Republic Technologies (NA), LLC et al v. BBK Tobacco & Foods, LLP d/b/a HBI International

Filing 166

MEMORANDUM Opinion and Order Signed by the Honorable Elaine E. Bucklo on 8/7/2017. Mailed notice. (mgh, )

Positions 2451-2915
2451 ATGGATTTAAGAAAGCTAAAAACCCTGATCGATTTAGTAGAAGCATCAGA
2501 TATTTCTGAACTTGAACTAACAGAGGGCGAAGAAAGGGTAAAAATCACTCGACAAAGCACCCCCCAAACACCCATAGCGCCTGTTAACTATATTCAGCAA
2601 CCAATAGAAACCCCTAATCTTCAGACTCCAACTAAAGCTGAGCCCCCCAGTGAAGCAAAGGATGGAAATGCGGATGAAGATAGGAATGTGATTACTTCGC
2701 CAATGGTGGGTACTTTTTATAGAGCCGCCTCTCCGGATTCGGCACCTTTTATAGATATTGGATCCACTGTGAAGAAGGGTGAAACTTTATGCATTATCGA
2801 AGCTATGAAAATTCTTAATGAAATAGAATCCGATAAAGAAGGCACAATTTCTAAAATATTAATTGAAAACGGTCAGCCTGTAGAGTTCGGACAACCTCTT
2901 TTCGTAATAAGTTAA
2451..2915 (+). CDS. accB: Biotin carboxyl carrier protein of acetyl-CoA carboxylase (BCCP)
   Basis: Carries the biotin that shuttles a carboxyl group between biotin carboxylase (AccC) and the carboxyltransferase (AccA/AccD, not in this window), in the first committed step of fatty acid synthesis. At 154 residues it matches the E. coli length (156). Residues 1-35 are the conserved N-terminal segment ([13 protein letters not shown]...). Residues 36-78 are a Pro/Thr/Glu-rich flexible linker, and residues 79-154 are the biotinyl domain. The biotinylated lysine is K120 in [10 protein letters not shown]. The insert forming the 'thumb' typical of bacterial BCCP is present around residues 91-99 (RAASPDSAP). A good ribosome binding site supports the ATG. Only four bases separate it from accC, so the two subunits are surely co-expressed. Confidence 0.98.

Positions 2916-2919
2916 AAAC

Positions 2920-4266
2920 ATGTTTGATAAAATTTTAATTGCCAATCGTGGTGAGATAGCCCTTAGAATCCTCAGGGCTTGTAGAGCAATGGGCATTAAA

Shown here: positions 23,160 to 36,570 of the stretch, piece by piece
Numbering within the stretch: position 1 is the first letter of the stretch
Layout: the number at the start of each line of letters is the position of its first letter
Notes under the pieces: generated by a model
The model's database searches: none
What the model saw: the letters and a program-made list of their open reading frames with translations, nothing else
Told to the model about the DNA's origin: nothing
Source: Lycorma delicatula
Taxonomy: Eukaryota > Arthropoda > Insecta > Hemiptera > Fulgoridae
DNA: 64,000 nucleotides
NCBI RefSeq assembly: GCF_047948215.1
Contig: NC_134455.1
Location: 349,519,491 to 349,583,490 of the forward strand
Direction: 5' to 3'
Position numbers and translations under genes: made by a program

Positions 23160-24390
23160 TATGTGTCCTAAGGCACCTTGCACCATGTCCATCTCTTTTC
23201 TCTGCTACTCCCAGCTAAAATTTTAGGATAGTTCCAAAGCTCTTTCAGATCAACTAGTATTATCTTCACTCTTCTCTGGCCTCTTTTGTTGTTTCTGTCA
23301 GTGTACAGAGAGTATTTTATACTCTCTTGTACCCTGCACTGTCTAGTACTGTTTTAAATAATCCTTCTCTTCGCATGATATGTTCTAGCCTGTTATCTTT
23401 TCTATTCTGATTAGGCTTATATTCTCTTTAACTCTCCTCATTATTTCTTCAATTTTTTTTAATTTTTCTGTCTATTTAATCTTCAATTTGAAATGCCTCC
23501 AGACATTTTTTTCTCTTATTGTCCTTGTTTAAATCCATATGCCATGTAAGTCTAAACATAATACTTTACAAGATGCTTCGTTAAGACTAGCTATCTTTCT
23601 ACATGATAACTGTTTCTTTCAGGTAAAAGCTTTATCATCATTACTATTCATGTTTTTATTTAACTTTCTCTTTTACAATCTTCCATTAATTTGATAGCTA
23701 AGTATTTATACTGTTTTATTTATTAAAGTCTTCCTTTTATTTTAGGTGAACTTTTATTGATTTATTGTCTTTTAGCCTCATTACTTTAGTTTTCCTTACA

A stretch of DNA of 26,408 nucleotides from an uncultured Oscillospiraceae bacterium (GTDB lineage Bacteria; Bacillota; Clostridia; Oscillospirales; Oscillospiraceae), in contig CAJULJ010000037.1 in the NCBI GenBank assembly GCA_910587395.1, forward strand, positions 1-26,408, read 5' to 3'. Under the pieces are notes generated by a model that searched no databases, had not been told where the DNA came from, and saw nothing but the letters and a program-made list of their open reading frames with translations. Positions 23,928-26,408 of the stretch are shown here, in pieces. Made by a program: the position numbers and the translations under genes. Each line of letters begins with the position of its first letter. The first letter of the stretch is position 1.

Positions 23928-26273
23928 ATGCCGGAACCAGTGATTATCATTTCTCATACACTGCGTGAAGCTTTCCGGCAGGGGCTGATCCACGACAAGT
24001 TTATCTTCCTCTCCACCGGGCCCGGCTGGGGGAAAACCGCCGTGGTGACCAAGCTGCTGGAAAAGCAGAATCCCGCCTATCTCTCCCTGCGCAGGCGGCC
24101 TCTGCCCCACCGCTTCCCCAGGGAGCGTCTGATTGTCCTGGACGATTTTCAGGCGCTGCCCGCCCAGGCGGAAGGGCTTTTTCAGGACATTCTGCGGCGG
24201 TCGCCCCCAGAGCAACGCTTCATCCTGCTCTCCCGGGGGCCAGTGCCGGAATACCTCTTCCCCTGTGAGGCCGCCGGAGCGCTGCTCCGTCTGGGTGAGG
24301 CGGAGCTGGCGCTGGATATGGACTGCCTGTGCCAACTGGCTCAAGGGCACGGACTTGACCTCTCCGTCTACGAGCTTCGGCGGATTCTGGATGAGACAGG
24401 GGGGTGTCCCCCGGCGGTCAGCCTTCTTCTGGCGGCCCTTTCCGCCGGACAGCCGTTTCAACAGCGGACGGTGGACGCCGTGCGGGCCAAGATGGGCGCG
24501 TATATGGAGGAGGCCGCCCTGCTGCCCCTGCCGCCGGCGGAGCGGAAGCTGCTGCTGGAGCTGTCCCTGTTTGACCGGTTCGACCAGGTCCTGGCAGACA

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IN THE UNITED STATES DISTRICT COURT FOR THE NORTHERN DISTRICT OF ILLINOIS EASTERN DIVISION Republic Technologies (NA), LLC, and Republic Tobacco, L.P., Plaintiffs, v. BBK Tobacco & Foods, LLP d/b/a HBI International, Defendant. --------------------------BBK Tobacco & Foods, LLP d/b/a HBI International, Counter-Plaintiffs, v. Republic Technologies (NA), LLC, Republic Tobacco, L.P., and Vanilla LA Group, Inc., ) ) ) ) ) ) ) ) ) ) ) ) ) ) ) ) ) ) ) ) ) No. 16-cv-3401 Counter-Defendants. Memorandum Opinion and Order Before me is counter-defendant Vanilla LA Group, Inc.’s (“VLA”) motion to dismiss counter-plaintiff/defendant BBK Tobacco & Foods, counterclaims for Federal of Rule LLP, lack Civil d/b/a of personal Procedure reasons, I deny VLA’s motion. HBI International’s jurisdiction 12(b)(2). For (“HBI”) pursuant the to following I. This case involves a trademark dispute between cigarette rolling paper distributors. At bottom, the dispute centers around HBI’s claim that Republic Technologies (NA), LLC, and Republic Tobacco, L.P. (collectively “Republic” or “plaintiffs”) and VLA’s packaging and advertising for their “Organic Hemp” OCB branded rolling papers mimic HBI’s trade dress for its RAW brand of rolling papers. The matter arrived in this court when Republic, an Illinois corporation, filed a complaint against HBI, an Arizona corporation, seeking a declaratory judgment that Republic’s OCB products did not infringe any of HBI’s trademark rights. Republic later amended its complaint, adding claims for unfair competition and trademark cancellation under the Lanham Act, deceptive trade practices under Illinois law, and common law unfair competition. committed copyright HBI countersued, and trademark claiming that infringement, Republic engaged in deceptive trade practices and unfair competition, and falsely advertised and designated the origin of its products.1 HBI Republic subsequently customer and added counterclaims distributor of the against OCB VLA, rolling a paper product line. According to HBI’s second amended counterclaims, 1 HBI later added a claim for trademark cancellation, which I dismissed in an order dated July 26, 2017. 2 VLA is a California corporation with its principal place of business in Los Angeles. 2d Am. Countercl. ¶ 6. HBI alleges “[o]n information and belief” that VLA is “either the exclusive or primary promoter and distributor of OCB brand rolling papers in the United States.” Id. ¶ 76. In its pleadings, HBI claims that VLA and Republic have sold and/or currently sell OCB organic hemp rolling papers in packaging that is confusingly similar to HBI’s RAW trade dress. Id. ¶¶ 49-62. HBI also alleges that the in-store displays that Republic and VLA use to advertise their products are confusingly similar to those used by HBI. Id. ¶¶ 63-67. According to HBI, by marketing and selling these OCB branded products to retailers throughout the country, VLA has infringed on HBI’s trademarks and copyrights and engaged in deceptive and unfair business practices under the Lanham Act and Illinois law. With respect to jurisdiction, HBI alleges that VLA “does business in minimum, its [the Northern contractual District of relationship Illinois] with through, Republic, at which resides in [the] District, with respect to the distribution and sale of OCB brand rolling papers” and through its “distribution of rolling papers in [the] District.” Id. ¶ 10. HBI further alleges that through its VLA markets website OCB products ( to Id. a ¶¶ national 77-79. market On its website, VLA lists stores selling OCB products throughout the 3 United States, including thirty-three stores in Illinois, and it provides wholesale purchase information and contact information to retailers and distributors. Colvard Decl. ¶¶ 11-21. In deposition testimony given on June 9, 2017, Guy Matalon, one of VLA’s two principals, admitted that VLA’s business is not limited to a single geographic area. Matalon Dep. at 32. He testified, “Whoever wants to buy, I sell to.” Id. Matalon explained that VLA connects with customers through store visits, the VLA website, and trade shows. Id. at 38-39. He admitted that VLA sells to at least one Illinois distributor an average of three to four thousand dollars of merchandise annually. Id. at 40, 117. invoices At for the deposition, $5,056.50 in Matalon sales also made produced to thirteen fourteen different Illinois retailers between 2014 and 2016. HBI’s Opp., Exh. 4 [ECF No. shipping 136-3]. At least information, and nine eleven of these include invoices OCB include organic hemp products, point of sale items, or both. Id. In his testimony, Matalon confirmed that these invoices reflect orders from Illinois retailers for which payment was received. Matalon Dep. at 117-18, relationship 121-23. with Matalon Republic. also He testified discussed a 2014 about VLA’s meeting he attended at Republic’s offices in Glenview, Illinois, Id. at 7172; VLA’s input on point of sale item designs, Id. at 41-42; and 4 VLA’s agreement with Republic regarding VLA’s use of the OCB trademark. Id. at 129-30. II. It is the plaintiff’s (or, in this case, the counter- plaintiff’s) burden to establish that this court has personal jurisdiction over the defendant, and “where, as here, the issue is raised by a motion to dismiss and decided on the basis of written materials rather than an evidentiary hearing, the plaintiff need only make a prima facie showing of jurisdictional facts.” Tamburo v. Dworkin, 601 F.3d 693, 700 (7th Cir. 2010). I therefore “take as true all well-pleaded facts alleged in the [counterclaims] and affidavits other [or resolve any evidence] in factual favor disputes of the in the [counter-] plaintiff.” Id. A federal court may exercise personal jurisdiction over a defendant in a federal question case “if either federal law or the law of the state in which the court sits authorizes service of process to that defendant.” Mobile Anesthesiologists Chicago, LLC v. Anesthesia Assocs. of Houston Metroplex, P.A., 623 F.3d 440, 443 (7th Cir. 2010); see Fed. R. Civ. P. 4(k)(1). Because the federal statutes that HBI brings suit under – the Copyright Act, 17 U.S.C. § 101 et seq., and the Lanham Act, 15 U.S.C. § 1051 et seq. – do not authorize nationwide service of process, I may only exercise jurisdiction over Vanilla LA “to the extent 5 that a court of general jurisdiction in Illinois could.” Illinois v. Hemi Grp. LLC, 622 F.3d 754, 756 (7th Cir. 2010); see also MG Design Assocs., Corp. v. Costar Realty Info., Inc., 224 F. Supp. 3d 621, 628 (N.D. Ill. 2016) (Copyright Act does not authorize nationwide service); IPOX Schuster, LLC v. Nikko Asset Mgmt. Co., 191 F. Supp. 3d 790, 798 (N.D. Ill. 2016) (Lanham Act does not authorize nationwide service). To determine whether an Illinois court could exercise jurisdiction, I look to the applicable state statute and the federal Constitution. Tamburo, 601 F.3d at 700. The Illinois long-arm statute permits the exercise of jurisdiction to the limits set by the Fourteenth Amendment's Due Process Clause,2 so “the state statutory and federal constitutional inquiries merge.” Id. (citing 735 ILCS § 5/2-209(c)); see also Noboa v. Barceló Corporación Empresarial, SA, 812 F.3d 571, 572 (7th Cir. 2016). The Due Process Clause of the Fourteenth Amendment permits the exercise of personal jurisdiction over a nonconsenting, outof-state defendant where “the defendant 2 has certain minimum The Illinois jurisdictional statute reads: “A court may also exercise jurisdiction on any other basis now or hereafter permitted by the Illinois Constitution and the Constitution of the United States.” 735 ILCS § 5/2-209(c). Although the statute refers to both the Illinois and U.S. Constitutions, the Seventh Circuit has repeatedly noted that there is “no operative difference” between the state and federal constitutional limits on personal jurisdiction. Mobile Anesthesiologists, 623 F.3d 440 at 443. 6 contacts with [the forum] such that the maintenance of the suit does not offend traditional notions of fair play and substantial justice.” Daimler AG v. Bauman, 571 U.S. ___, 134 S. Ct. 746, 754 have (2014) (internal “purposely quotations established omitted). minimum The contacts defendant with the must forum state such that [it] should reasonably anticipate being haled into court there.” Felland v. Clifton, 682 F.3d 665, 673 (7th Cir. 2012) (internal quotations omitted). “Personal depending on jurisdiction the extent Anesthesiologists, 623 of F.3d can the at be general defendant's 444. “General or specific, contacts.” Mobile jurisdiction is ‘all-purpose’; it exists only ‘when the [party's] affiliations with the State in which suit is brought are so constant and pervasive as to render it essentially at home in the forum State.’” Kipp v. Ski Enter. Corp. of Wisconsin, 783 F.3d 695, 697–98 (7th Cir. 2015) (quoting Daimler AG, 134 S. Ct. at 751). Specific jurisdiction, on the other hand, “is case-specific; the claim must be linked to the activities or contacts with the forum.” Id. at 698. Counter-plaintiff HBI asserts that this court may exercise specific jurisdiction over VLA because of its case-related contacts with the state of Illinois. Because HBI does not argue that general jurisdiction exists – and, indeed, it appears that it likely does not – I only address specific jurisdiction. 7 For a court to exercise specific jurisdiction over a defendant, there are “three essential requirements” that must be met: (1) the defendant must have purposefully availed himself of the privilege of conducting business in the forum state or purposefully directed his activities at the state, (2) the alleged injury must have arisen from the defendant's forum-related activities, and (3) the exercise of jurisdiction must comport with traditional notions of fair play and substantial justice. Felland, 682 F.3d at 673 (internal citations omitted). In conducting this analysis, courts look to a defendant’s contacts “that center on the relations among the defendant, the forum, and the litigation.” Advanced Tactical Ordnance Sys., LLC v. Real Action Paintball, Inc., 751 F.3d 796, 801 (7th Cir. 2014). “[T]he relation between the defendant and the forum must arise out of contacts that the defendant himself creates with the forum....” Id. (internal quotations omitted). A. Purposeful Availment/Purposeful Direction The purposeful availment/direction inquiry essentially asks whether VLA “has purposely exploited the Illinois market.” be2 LLC v. Ivanov, 642 F.3d 555, 558 (7th Cir. 2011).3 VLA argues 3 Although HBI alleges intentional torts, it is unnecessary to “delve into the intricacies of [the Supreme Court’s] ‘express aiming’ test” where a defendant’s “actual (as opposed to imputed) contacts with [the forum state] are sufficient to support the exercise of specific personal jurisdiction.” Virgin Enterprises Ltd. v. Jai Mundi, Inc., 2014 WL 3605541, at *5 (citing uBID, Inc. v. GoDaddy Grp., Inc., 623 F.3d 421, 427 n.1 8 that it has not. Offering supporting affidavits from its two principals, VLA contends that: it does not aim commercial activity toward or transact business in Illinois; it has no employees or offices in the state; it is not licensed to do business in Illinois; and it does not send sales staff to or promote its products in Illinois. Zohar Decl. ¶ 3; Matalon Decl. ¶¶ 7-8. In response, HBI argues that VLA may be subjected to this court’s jurisdiction because of its close relationship with Republic, an Illinois-based corporation; its marketing and sale of the allegedly market, including merchandise to infringing in Illinois materials Illinois; its retailers; throughout direct and its the sale promotion of of U.S. OCB its Illinois customers to the Illinois market through its website’s store locator function. I am not convinced that VLA’s relationship with Republic is sufficient, as HBI argues, to bring VLA under this court’s jurisdiction. It is the plaintiff’s contacts with the forum – not a third party’s contacts – that establish minimum (7th Cir. 2010)); see also Mobile Anesthesiologists, 623 F.3d at 445 (“[The] express aiming [test is] merely one means of satisfying the traditional due process standard set out in International Shoe and its familiar progeny.”); Dental Arts Lab., Inc. v. Studio 360 The Dental Lab, LLC, No. 10-CV-4535, 2010 WL 4877708, at *6 (N.D. Ill. Nov. 23, 2010) (concluding that “express aiming test” did not apply because defendant held “itself out as open for business to Illinois consumers and did in fact affirmatively conduct business in Illinois”) (emphasis in original). 9 contacts. Walden, 134 S. Ct. at 1122. HBI’s infringement, unfair competition, and deceptive practices claims against VLA do not arise from any contract existing between VLA and Republic. The business relationship between the two companies is certainly related to the suit, but it is not central to the claims against VLA. Thus, Matalon’s 2014 meeting, the 2011 agreement between Republic and VLA, and other details relating to their business relationship are not the sorts of contacts needed to show a connection between “the defendant, the forum, and the litigation.” Advanced Tactical, 751 F.3d at 801. VLA’s other contacts with Illinois, however, are sufficient to satisfy the purposeful availment/direction inquiry. The Seventh Circuit’s decision in Illinois v. Hemi Group, LLC, 622 F.3d 754 (7th Cir. 2010), is instructive here. In that case, Hemi Group, a New Mexico corporation, was haled into an Illinois court on claims related to around three hundred packs of cigarettes it sold to an Illinois Department of Revenue agent through its online store, which advertised its products to every U.S. state except New York. Id. at 755. Similar to VLA, Hemi Group argued Illinois, nor that did it it was not have registered employees to or do business offices in in the state. Id. at 756. Nevertheless, the Seventh Circuit affirmed the district court’s exercise of specific jurisdiction because, through its website, the defendant “held itself out as open to 10 do business with every state (including Illinois) except New York” and, in fact, “shipped the cigarettes to their various destinations,” including Illinois, to fulfill customer orders. Id. at 758. The Seventh Circuit rejected Hemi Group’s argument that the cigarette purchases “were unilateral actions by the customers,” and concluded that Hemi Group’s own actions leading up to and following the sales demonstrated that it had reached out to the residents of Illinois enough to create sufficient minimum contacts with the forum. Id. That Hemi Group only delivered around three hundred packs of cigarettes into Illinois was not dispositive.4 4 Following Hemi Group, courts in this district have similarly held that a defendant’s sale of infringing products – even if a small number – to Illinois residents can be enough to satisfy the minimum contacts test. See Valtech, LLC v. 18th Ave. Toys Ltd., No. 14 C 134, 2015 WL 603854, at *4 (N.D. Ill. Feb. 12, 2015) (“Although Defendants' sales in Illinois are very minimal in comparison to overall sales, these sales to Illinois residents still occurred, each resulting in an alleged intentional tort.”); Virgin Enterprises Ltd. v. Jai Mundi, Inc., No. 13 C 8339, 2014 WL 3605541, at *4 (N.D. Ill. July 18, 2014) (“Hemi also shows that the precise dollar value of [the defendant’s] sales to Illinois customers — either as an absolute number or as a percentage of the company's total sales — is not dispositive for purposes of determining whether specific personal jurisdiction exists.”); Dental Arts Lab., Inc. v. Studio 360 The Dental Lab, LLC, No. 10-CV-4535, 2010 WL 4877708, at *7 (N.D. Ill. Nov. 23, 2010) (“Each time that Defendant used its allegedly-confusing name in Illinois a tortious act allegedly was committed. As long as one tortious act is committed in Illinois, the courts of the state, and thus this Court, may exercise personal jurisdiction over Defendant.”); see also Monster Energy Co. v. Wensheng, 136 F. Supp. 3d 897, 906 (N.D. Ill. 2015) (concluding that offers to sell infringing 11 Similar to Hemi Group, VLA made actual sales and deliveries of the allegedly infringing OCB branded products to Illinois retailers. Indeed, deposition demonstrate, merchandise, as including the invoices VLA OCB sold organic produced at at least hemp Matalon’s $5,056.50 rolling papers, of to thirteen Illinois retailers between 2014 and 2016. HBI’s Opp., Exh. 4 [ECF No. 136-3]. Some of these purchases, as VLA points out, may have occurred at trade shows in other states. But VLA admits that it fulfilled subsequent orders placed by Illinois retailers. VLA’s Reply at 8. Furthermore, the invoices suggest that VLA shipped OCB products to these retailers in Illinois. HBI’s Opp., Exh. 4 [ECF No. 136-3]. In his deposition testimony, Matalon also estimated that VLA averages about three to four thousand dollars in annual sales to an Illinois-based distributor. Matalon Dep. at 117. Despite VLA’s denials of doing business in Illinois, HBI’s supporting documents show that VLA has knowingly sold its products to Illinois residents and, consequently, has purposefully directed its activities toward the Illinois market. See Hemi Group, 622 F.3d at 758; Dental Arts Lab., Inc. v. Studio 360 The Dental Lab, LLC, No. 10-CV4535, 2010 WL 4877708, at *7 (N.D. Ill. Nov. 23, 2010). products to Illinois minimum contacts). residents 12 were sufficient to establish VLA argues that its sales to the Illinois market are too insignificant in comparison to its total sales to merit the exercise of personal jurisdiction. But, as Hemi Group demonstrated, the actual or relative volume of sales to the Illinois market is not dispositive, so long as those sales were directed at conduct. Illinois Hemi Grp., customers 622 F.3d and at involve 755, 758; the see challenged also Virgin Enters. Ltd. v. Jai Mundi, Inc., No. 13 C 8339, 2014 WL 3605541, at *4 (N.D. Ill. July 18, 2014); Dental Arts Lab., 2010 WL 4877708, at *7. VLA, like Hemi Group, has also held itself out as selling to the national market. On its website, VLA states that it is a “distributor[] of OCB products in the American market” with products available in “100s of stores throughout the U.S.A.” Colvard Decl. ¶¶ wholesale catalog, locator, and 12-15. add contact VLA their VLA invites stores through retailers to the the to view website’s website its store or by telephone.5 Id. ¶¶ 10-11, 16-21. VLA’s store locator identifies thirty-three stores in Illinois selling its OCB branded products. Id. ¶ 19; see Virgin Enters., 2014 WL 3605541, at *4 (“The listing of five or six Illinois stores on [defendant’s] website provides an even stronger basis for asserting specific 5 In his deposition testimony, Matalon confirmed that Illinois retailers could place orders with VLA by calling or emailing the company through the website. Matalon Dep. at 51, 117-18. 13 personal jurisdiction.”). In short, VLA’s website suggests that it is open to selling its products anywhere in the United States, including in Illinois. Matalon confirmed this in his deposition when he stated, “I buy and I sell. Whoever wants to buy, I sell to.” Matalon Dep. at 32. By holding itself out as selling to the national market, VLA indicated that it is “ready and willing to do business with Illinois residents.” Hemi Grp., 622 F.3d at 758; Dental Arts Lab., 2010 WL 4877708, at *6. VLA specific contends that jurisdiction its passive website because it not is cannot used for support actual commerce. It is true that the website here does not involve an online store like that in Hemi Group. But this fact does not make VLA’s online presence irrelevant to the minimum contacts analysis. While maintenance of a passive website alone is not enough to establish jurisdiction, Jennings v. AC Hydraulic A/S, 383 F.3d 546, 549 (7th Cir. 2004), VLA’s online marketing to the U.S. market, its online promotion of OCB brand retailers in Illinois, and its invitation to retailers to contact VLA via its website or telephone demonstrate that VLA held “itself out as open to sell its wares to residents of any state in the nation.” Dental Arts Lab., 2010 WL 4877708, at *6. That VLA was ready and willing to do business in Illinois, and, in fact, did so through its sales to Illinois retailers, is enough to satisfy the purposeful direction/availment inquiry. Hemi Grp., 622 F.3d at 14 757-58; Virgin Enters., 2014 WL 3605541, at *4-5; Dental Arts Lab., 2010 WL 4877708, at *4-6. B. Relatedness “[S]pecific contacts with jurisdiction the conduct.” Felland, forum 682 requires state F.3d at that relate 673. the to In defendant's the other challenged words, the plaintiff’s claims must “arise out of or be related to [the defendant’s] minimum contacts with the forum.” RAR, Inc. v. Turner Diesel, Ltd., 107 F.3d 1272, 1277 (7th Cir. 1997). According to VLA, HBI fails to allege that VLA had any material involvement in the conduct giving rise to the suit or that VLA engaged in any of the challenged conduct in Illinois. VLA insists that its sales of “a few thousand dollars’ worth of merchandise” to Illinois retailers have “little relevance” to the claims that HBI has raised against it. VLA’s Reply at 9. VLA ignores, however, that many of the sales it made to Illinois retailers included the very OCB hemp rolling papers that allegedly infringed HBI’s trademarks. The invoices produced at Matalon’s deposition indicate that OCB organic hemp products were purchased by and shipped to Illinois retailers on several occasions. HBI’s Opp., Exh. 4 [ECF No. 136-3]. Because VLA’s sales to the Illinois market products, its “forum contacts activities are one and the involved and its the organic allegedly same.” Virgin 15 OCB hemp infringing Enters., 2014 WL 3605541, at *5; Dental Arts Lab., 2010 WL 4877708, at *4 (“The Court finds that it has specific jurisdiction over Defendant because Defendant's admitted contacts with Illinois (selling of its products to Illinois dentists under an allegedly-confusing name) are the very tortious acts of which Plaintiff complains.”). Like the claims in Hemi Group, HBI’s infringement claims are therefore sufficiently related to VLA’s contacts with Illinois.6 C. Fairness Finally, the exercise of jurisdiction over VLA is only proper if it “does not offend traditional notions of fair play and substantial justice.” Hemi, 622 F.3d at 759. To satisfy this inquiry, courts evaluate: [T]he burden on the defendant, the forum State's interest in adjudicating the dispute, the plaintiff's interest in obtaining convenient and effective relief, the interstate judicial system's interest in obtaining the most efficient resolution of [the underlying dispute], and the shared interest of the several States in furthering fundamental substantive social policies. 6 It should be noted that this case is different from Advanced Tactical, 751 F.3d 796 (7th Cir. 2014), where the Seventh Circuit held that personal jurisdiction did not exist over a defendant even though it sent a few orders into the forum state while an allegedly infringing message appeared on its website. The court in Advanced Tactical concluded that the plaintiff had not established a connection between the fulfilled orders and the litigation. 751 F.3d at 801. Here, however, VLA’s own invoices show that VLA sent the OCB products with which this lawsuit is concerned to Illinois retailers. 16 Purdue Research Found. v. Sanofi-Synthelabo, S.A., 338 F.3d 773, 781 (7th Cir. 2003). “These factors rarely will justify a determination against personal jurisdiction.” Id. at 781 n.10. Although VLA contends that this litigation is taxing on its business, it has not identified any specific reasons – besides the distance from California and its lack of offices in Illinois – that defending the case in the Northern District of Illinois is especially burdensome. Meanwhile, the efficiency gained by litigating these matters together will benefit HBI and the interstate justice system alike. It is also reasonable to assume that the trademark state of dispute Illinois involving has an sales interest to the in seeing Illinois this market adjudicated in Illinois. While VLA understandably would prefer to litigate these matters in its home state, if at all, that alone is not enough to prevent the exercise of personal jurisdiction, especially when the other fairness factors weigh in favor of exercising personal jurisdiction, as they do here. III. For the foregoing reasons, counter-defendant Vanilla LA’s motion to dismiss for lack of personal jurisdiction is denied. ENTER ORDER: Dated: August 7, 2017 Elaine E. Bucklo U.S. District Judge 17